Origins: In the autumn of 2001, Safiya Hussaini a 35-year-old woman from the northern Nigerian state of Sokoto, was found guilty by a ruling tribunal of the crime of adultery. The sentence handed down was that she be buried up to her neck and stoned to death. As Safiya awaited an appeal of her death sentence, her case became an international cause as human rights organizations and officials from country upon country called upon the Nigerian government to intercede on her behalf and prevent her execution. Safiya was the focus of an uneasy standoff between federal and local authority, between religious and secular law and tradition, in politically unstable Nigeria.
Safiya is from Tungar Tudu, a village of 3,000 people living mud-and-straw homes about 20 miles from Sokoto. Last year, she divorced her husband because he could not support her and moved back into her father's house with her two children. Then, as she told a New York Times reporter:
Not long after her pregnancy began to show, the police arrived and interrogated her. She says she has no idea who told them. Sufiya, who is illiterate, and Abubakar were then taken to the police station in Sokoto, where they confessed to having sex. At the time, Sufiya did not say that she had been raped. "He said he loved me and he could not suppress his feelings for me," she says of Abubakar. "He promised to take care of the child. My father suggested that he should marry me, and he agreed."
According to The New York Times:
Unfortunately, northern Nigeria is a region in which police are regarded an ineffective, corrupt institution; where "politicians compete to exploit public enthusiasm for law and order" by supporting strict sharia law; and where the largely poor, uneducated, and illiterate citizenry unquestioningly accepts the pronouncements of their leaders. Had Sufiya's appeal been rejected by the regional appeals court (also governed by sharia law), it would have gone to Nigeria's supreme court, thereby creating a knotty political situation for Nigeria's federal government: If they denied the appeal, they risked the condemnation of much of the international community (including nearly all of the western world) as well as the discontent of southern Nigerians concerned over the spread of sharia rule; if they upheld the appeal, they would have offended much of Muslim northern Nigeria for daring to overrule Islamic law.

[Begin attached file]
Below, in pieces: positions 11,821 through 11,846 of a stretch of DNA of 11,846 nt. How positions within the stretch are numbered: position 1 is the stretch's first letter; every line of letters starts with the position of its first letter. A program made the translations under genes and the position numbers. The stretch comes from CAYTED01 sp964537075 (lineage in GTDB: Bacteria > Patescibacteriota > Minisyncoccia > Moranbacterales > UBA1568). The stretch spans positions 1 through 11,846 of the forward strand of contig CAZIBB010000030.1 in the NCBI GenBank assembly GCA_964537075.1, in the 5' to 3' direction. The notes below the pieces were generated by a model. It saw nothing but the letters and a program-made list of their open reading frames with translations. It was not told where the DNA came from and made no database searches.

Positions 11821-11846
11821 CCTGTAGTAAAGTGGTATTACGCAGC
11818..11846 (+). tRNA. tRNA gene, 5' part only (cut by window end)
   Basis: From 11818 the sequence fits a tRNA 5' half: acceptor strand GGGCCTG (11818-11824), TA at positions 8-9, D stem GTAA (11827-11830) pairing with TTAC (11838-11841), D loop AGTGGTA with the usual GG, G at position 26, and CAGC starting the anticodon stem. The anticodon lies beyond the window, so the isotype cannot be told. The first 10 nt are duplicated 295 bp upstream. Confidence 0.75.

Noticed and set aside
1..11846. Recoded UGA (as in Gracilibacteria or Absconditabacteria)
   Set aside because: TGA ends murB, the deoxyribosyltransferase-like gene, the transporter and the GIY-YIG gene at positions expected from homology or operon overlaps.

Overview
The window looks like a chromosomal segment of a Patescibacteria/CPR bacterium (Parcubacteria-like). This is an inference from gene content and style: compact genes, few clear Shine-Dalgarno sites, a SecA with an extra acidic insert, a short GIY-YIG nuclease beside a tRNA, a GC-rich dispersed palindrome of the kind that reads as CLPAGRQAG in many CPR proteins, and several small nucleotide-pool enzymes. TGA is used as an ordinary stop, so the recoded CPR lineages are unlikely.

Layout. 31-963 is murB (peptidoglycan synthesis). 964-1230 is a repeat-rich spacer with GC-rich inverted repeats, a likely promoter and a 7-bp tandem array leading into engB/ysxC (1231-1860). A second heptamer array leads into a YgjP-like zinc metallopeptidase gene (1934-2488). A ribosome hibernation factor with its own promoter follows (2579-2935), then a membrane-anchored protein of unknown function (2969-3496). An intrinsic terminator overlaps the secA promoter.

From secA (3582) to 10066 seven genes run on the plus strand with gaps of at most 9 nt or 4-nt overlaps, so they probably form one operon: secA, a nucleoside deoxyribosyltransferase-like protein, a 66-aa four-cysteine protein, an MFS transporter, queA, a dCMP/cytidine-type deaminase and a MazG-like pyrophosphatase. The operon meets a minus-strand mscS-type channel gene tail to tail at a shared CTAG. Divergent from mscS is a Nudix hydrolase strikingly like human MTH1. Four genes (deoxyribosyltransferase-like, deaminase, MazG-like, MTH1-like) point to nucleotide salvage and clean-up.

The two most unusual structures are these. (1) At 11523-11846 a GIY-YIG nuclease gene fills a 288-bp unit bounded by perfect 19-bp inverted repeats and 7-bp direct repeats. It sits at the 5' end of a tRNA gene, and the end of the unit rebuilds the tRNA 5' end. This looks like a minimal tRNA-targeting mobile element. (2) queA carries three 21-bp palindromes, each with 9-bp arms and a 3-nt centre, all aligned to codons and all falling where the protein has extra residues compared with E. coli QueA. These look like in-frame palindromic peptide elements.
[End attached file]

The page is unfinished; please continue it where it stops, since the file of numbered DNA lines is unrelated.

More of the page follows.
One of the aspects Sufiya found hardest to accept about her situation, as reported in The Scotsman, is that she alone should bear the punishment for her "crime":
Safiya's case parallels another currently in the news, that of Amina Lawal, another Nigerian woman currently under sentence to be stoned to death for having committed adultery.
Petition to the leaders of Nigeria
Last updated: 5 January 2008
Bridgland, Fred. "'I Insist That My Crime Is Not Adultery.'" The Scotsman. 25 January 2002 (p. 6). Dowden, Richard. "Death by Stoning." The New York Times. 27 January 2002 (Magazine; p. 28). Dowden, Richard. "Woman Who Was Raped Faces Death by Stoning." The [London] Independent. 5 January 2002 (Foreign News; p. 14). Egan, Kelly. "Nigeria to Appeal Death by Stoning." The Ottawa Citizen. 24 February 2002 (p. A13). Noor, Farish A. "Tensions Between Tradition, Orthodoxy." [Malaysia] New Straits Times. 18 January 2002 (p. 10). Younge, Gary. "Women: Is This Justice?" The [London] Guardian. 10 January 2002 (p. 8). Associated Press. "Nigerian Woman Condemned to Death by Stoning Is Acquitted." The New York Times. 26 March 2002. The Australian. "MPs Implore Nigeria Not to Stone Woman." 15 January 2002 (p. 9).